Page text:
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Campylobacter jejuni promotes colorectal tumorigenesis through the action of cytolethal distending toxin
  1. Zhen He1,2,
  2. Raad Z Gharaibeh1,
  3. Rachel C Newsome1,
  4. Jllian L Pope1,
  5. Michael W Dougherty1,
  6. Sarah Tomkovich1,
  7. Benoit Pons3,
  8. Gladys Mirey3,
  9. Julien Vignard3,
  10. David R Hendrixson4,
  11. Christian Jobin1,5,6
  1. 1 Department of Medicine, University of Florida, Gainesville, Florida, USA
  2. 2 Department of Colorectal Surgery, The Sixth Affiliated Hospital of Sun Yat-sen University, Guangzhou, China
  3. 3 Toxalim (Research Center in Food Toxicology), Université de Toulouse, INRA, ENVT, INP- Purpan, UPS, Toulouse, France
  4. 4 Department of Microbiology, University of Texas Southwestern Medical Center, Dallas, Texas, USA
  5. 5 Department of Anatomy and Cell Biology, University of Florida, Gainesville, Florida, USA
  6. 6 Department of Infectious Diseases and Immunology, University of Florida, Gainesville, Florida, USA
  1. Correspondence to Dr Christian Jobin, Department of Medicine, University of Florida, Gainesville FL 32611, USA; Christian.Jobin{at}


Objective Campylobacter jejuni produces a genotoxin, cytolethal distending toxin (CDT), which has DNAse activity and causes DNA double-strand breaks. Although C. jejuni infection has been shown to promote intestinal inflammation, the impact of this bacterium on carcinogenesis has never been examined.

Design Germ-free (GF) ApcMin/+ mice, fed with 1% dextran sulfate sodium, were used to test tumorigenesis potential of CDT-producing C. jejuni. Cells and enteroids were exposed to bacterial lysates to determine DNA damage capacity via γH2AX immunofluorescence, comet assay and cell cycle assay. To examine the interplay of CDT-producing C. jejuni, gut microbiome and host in tumorigenesis, colonic RNA-sequencing and faecal 16S rDNA sequencing were performed. Rapamycin was administrated to investigate the prevention of CDT-producing C. jejuni-induced tumorigenesis.

Results GF ApcMin/+ mice colonised with human clinical isolate C. jejuni81–176 developed significantly more and larger tumours when compared with uninfected mice. C. jejuni with a mutated cdtB subunit, mutcdtB, attenuated C. jejuni-induced tumorigenesis in vivo and decreased DNA damage response in cells and enteroids. C. jejuni infection induced expression of hundreds of colonic genes, with 22 genes dependent on the presence of cdtB. The C. jejuni-infected group had a significantly different microbial gene expression profile compared with the mutcdtB group as shown by metatranscriptomic data, and different microbial communities as measured by 16S rDNA sequencing. Finally, rapamycin could diminish the tumorigenic capability of C. jejuni.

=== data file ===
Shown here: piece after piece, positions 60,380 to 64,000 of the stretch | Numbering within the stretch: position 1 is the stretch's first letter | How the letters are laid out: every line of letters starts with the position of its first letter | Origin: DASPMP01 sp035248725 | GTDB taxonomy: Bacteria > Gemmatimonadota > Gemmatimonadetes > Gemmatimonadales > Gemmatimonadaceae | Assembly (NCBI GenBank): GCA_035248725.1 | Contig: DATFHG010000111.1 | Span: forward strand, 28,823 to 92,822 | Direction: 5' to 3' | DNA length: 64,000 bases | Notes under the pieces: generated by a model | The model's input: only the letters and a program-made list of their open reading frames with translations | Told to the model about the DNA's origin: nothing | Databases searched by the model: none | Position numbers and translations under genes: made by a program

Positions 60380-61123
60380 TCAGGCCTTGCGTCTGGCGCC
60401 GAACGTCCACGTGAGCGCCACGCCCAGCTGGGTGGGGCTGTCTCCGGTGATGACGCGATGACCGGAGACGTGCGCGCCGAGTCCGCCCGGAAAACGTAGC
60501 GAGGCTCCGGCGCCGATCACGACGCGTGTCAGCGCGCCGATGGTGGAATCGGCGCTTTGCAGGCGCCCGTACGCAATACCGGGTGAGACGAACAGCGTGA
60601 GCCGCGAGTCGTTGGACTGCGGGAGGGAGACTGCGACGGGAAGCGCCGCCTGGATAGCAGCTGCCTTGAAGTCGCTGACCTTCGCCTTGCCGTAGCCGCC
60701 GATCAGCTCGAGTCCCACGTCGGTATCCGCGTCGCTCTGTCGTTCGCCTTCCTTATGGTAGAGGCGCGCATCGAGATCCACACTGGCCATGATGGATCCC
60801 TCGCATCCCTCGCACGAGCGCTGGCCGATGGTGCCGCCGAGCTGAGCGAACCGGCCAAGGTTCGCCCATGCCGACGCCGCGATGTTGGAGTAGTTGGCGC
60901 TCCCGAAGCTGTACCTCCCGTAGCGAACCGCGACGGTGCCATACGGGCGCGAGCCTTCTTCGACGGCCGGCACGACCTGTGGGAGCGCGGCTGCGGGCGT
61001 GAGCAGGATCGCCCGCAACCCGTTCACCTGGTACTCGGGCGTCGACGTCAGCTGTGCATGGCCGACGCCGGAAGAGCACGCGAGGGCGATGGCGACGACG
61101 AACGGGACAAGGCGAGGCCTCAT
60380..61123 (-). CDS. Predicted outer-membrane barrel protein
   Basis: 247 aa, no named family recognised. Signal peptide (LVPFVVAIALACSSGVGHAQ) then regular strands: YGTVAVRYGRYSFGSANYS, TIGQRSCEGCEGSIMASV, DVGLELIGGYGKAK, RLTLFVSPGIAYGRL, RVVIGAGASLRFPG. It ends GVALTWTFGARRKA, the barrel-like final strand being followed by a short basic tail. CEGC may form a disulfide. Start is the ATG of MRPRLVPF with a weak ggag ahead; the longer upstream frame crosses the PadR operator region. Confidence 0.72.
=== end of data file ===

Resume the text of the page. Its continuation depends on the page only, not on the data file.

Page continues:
Conclusion Human clinical isolate C. jejuni 81–176 promotes colorectal cancer and induces changes in microbial composition and transcriptomic responses, a process dependent on CDT production.

  • campylobacter jejuni
  • colon carcinogenesis
  • infective colitis
  • bacterial enterotoxins

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  • ZH and RZG are co-first authors

  • Contributors Study concept and design (ZH, RZG, JC); Acquisition, analysis and interpretation of data (ZH, RZG, RCN, JLP, MWD, ST, BP, GM, JV, DRH); Drafting of the manuscript (ZH, RZD, JC); Statistical analysis (ZH, RZG, RCN, JLP, MWD, ST, BP, GM); Essential reagents (JV, DRH), Obtained funding (JC, DRH); Study supervision (JC). All authors reviewed and approved the manuscript.

  • Funding This study was funded by the National Institute of Diabetes and Digestive and Kidney Diseases (R01DK073338), University of Florida Health Cancer Center (UFHCC) Funds and University of Florida Department of Medicine Gatorade Fund to CJ, UFHCC Funds to RZG, China Scholarship Council (CSC) funds to ZH and National Institute of Health R01AI065539 to DRH. The funders had no role in study design, data collection and analysis, decision to publish or preparation of the manuscript.

  • Competing interests None declared.

  • Patient consent Not required.

  • Ethics approval All animal experiments were approved by the Institutional Animal Care and Use Committee of the University of Florida (Protocol #s: 20169606 and 201608025).

  • Provenance and peer review Not commissioned; externally peer reviewed.

  • Correction notice This article has been corrected since it published Online First. The co-first author statement has been added.